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Winnipeg Free Press - PRINT EDITION

Penner's in a good place

Big winger should stay with L.A.

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Dustin Penner has a smile on his face, is heading for the Stanley Cup and making a significant contribution to the Los Angeles Kings. He should do what it takes to stay put and extend his L.A. confidential.

There will be money on the table at the end of this season and Penner could choose to chase it but he should know better than anyone it may not lead to good times. He's got hockey happiness with the Kings and it may cost him a few zeroes on his next contract but he must decide what's worth more: the bucks or the satisfaction he's currently enjoying as well as being surrounded by strong people that make him better.

Penner is winding up a five-year deal that paid him $21.25 million and lured him away from the Anaheim Ducks to the Edmonton Oilers. Then Oilers GM Kevin Lowe put an offer sheet on the table for Penner just weeks after he'd won a Stanley Cup with the Ducks and it was impossible to resist.

There were good moments in Edmonton, including a 32-goal season in 2009-10, but the expectations were almost as heavy as Penner was when he arrived at most training camps and in the end he was dealt to the Kings late in the 2010-11 season for defenceman Colten Teubert, a first-round pick in 2011 (Oscar Klefbom) and a conditional third-round pick in 2012.

While things in Edmonton were iffy for Penner, they slid to awful in L.A. and he scored just seven goals this past season and most had written his career off prior to the playoffs.

The 29-year-old and his wife filed for divorce in late February and he went into one of the worst funks of his career, going pointless in 14 of his last 16 regular-season games.

Kings coach Darryl Sutter, however, believed Penner was a key to his club's playoff chances and stuck with him. The first sign of a reward for that faith came when Penner scored the game winner in Game 1 of the Kings first-round series with the Vancouver Canucks.

"I guess when you're in a hole that no one can really dig you out of except for yourself," Penner said recently. "I put that pressure and that stress on myself to get me out of where I was.

"I had great support from teammates, family, friends, the organization as a whole."

Sutter doubled down on his Penner hunch and promoted him to a line with Mike Richards and Jeff Carter after the first round. Now, after 14 playoff games, Penner has three goals and seven assists, including the overtime winner that pushed the Kings into the Stanley Cup final, and people are talking about his value in the coming free-agent market.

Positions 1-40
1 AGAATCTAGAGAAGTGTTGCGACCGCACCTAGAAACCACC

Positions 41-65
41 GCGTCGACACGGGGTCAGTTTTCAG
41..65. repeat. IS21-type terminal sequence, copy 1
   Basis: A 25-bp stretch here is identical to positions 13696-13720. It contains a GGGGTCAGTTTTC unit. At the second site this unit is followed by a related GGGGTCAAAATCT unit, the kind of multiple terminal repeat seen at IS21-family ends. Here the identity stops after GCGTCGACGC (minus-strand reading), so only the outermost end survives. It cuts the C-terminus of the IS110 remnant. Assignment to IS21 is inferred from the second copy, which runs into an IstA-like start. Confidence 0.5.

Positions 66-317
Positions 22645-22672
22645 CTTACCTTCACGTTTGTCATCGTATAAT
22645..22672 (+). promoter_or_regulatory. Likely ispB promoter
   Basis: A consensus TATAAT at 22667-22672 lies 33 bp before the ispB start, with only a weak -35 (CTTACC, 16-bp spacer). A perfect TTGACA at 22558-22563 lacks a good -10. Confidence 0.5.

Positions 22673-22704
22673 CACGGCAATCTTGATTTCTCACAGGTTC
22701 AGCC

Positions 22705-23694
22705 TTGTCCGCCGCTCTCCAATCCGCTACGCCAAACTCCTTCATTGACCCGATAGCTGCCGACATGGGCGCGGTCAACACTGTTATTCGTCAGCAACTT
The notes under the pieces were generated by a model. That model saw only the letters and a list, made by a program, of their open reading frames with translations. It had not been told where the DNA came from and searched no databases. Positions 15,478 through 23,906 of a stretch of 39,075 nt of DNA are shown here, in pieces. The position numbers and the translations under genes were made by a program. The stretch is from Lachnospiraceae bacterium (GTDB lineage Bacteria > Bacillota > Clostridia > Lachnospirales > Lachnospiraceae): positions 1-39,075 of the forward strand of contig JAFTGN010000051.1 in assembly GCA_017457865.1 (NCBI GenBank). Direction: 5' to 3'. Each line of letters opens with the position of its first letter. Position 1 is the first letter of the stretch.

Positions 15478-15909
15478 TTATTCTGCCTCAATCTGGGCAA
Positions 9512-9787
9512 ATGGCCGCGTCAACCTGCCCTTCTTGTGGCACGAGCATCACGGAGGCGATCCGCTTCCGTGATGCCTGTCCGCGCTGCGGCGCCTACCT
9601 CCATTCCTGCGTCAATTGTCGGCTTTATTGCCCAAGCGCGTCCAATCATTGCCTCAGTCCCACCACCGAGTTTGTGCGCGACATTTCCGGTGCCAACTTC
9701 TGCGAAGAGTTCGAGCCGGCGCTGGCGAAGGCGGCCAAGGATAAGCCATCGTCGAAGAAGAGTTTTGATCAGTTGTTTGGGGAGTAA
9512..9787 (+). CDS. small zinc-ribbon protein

Kings GM Dean Lombardi will almost certainly make Penner an offer but at a considerably lower rate than he was paid the last five seasons. The early talk is the Kings will come in somewhere between two and three million per season and for a two-year term. That will be the first bid and Penner, in a weak free-agent market like this summer's, might be able to get someone to bid a little higher.

At 6-4 and 245 pounds with scoring touch, he has a skills package that most teams in the NHL covet. When Penner is motivated, he can be a difference maker. Someone will want him and be prepared to pay.

But from an outsider watching him produce and enjoy his role, it sure looks like he's found a crown that fits.

gary.lawless@freepress.mb.ca Twitter: @garylawless

Republished from the Winnipeg Free Press print edition May 25, 2012 C3

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About Gary Lawless

Gary Lawless is the Free Press sports columnist and co-host of the Hustler and Lawless show on TSN 1290 Winnipeg and www.winnipegfreepress.com
Lawless began covering sports as a rookie reporter at The Chronicle-Journal in Thunder Bay after graduating from journalism school at Durham College in Ontario.
After a Grey Cup winning stint with the Toronto Argonauts in the communications department, Lawless returned to Thunder Bay as sports editor.
In 1999 he joined the Free Press and after working on the night sports desk moved back into the field where he covered pro hockey, baseball and football beats prior to being named columnist.

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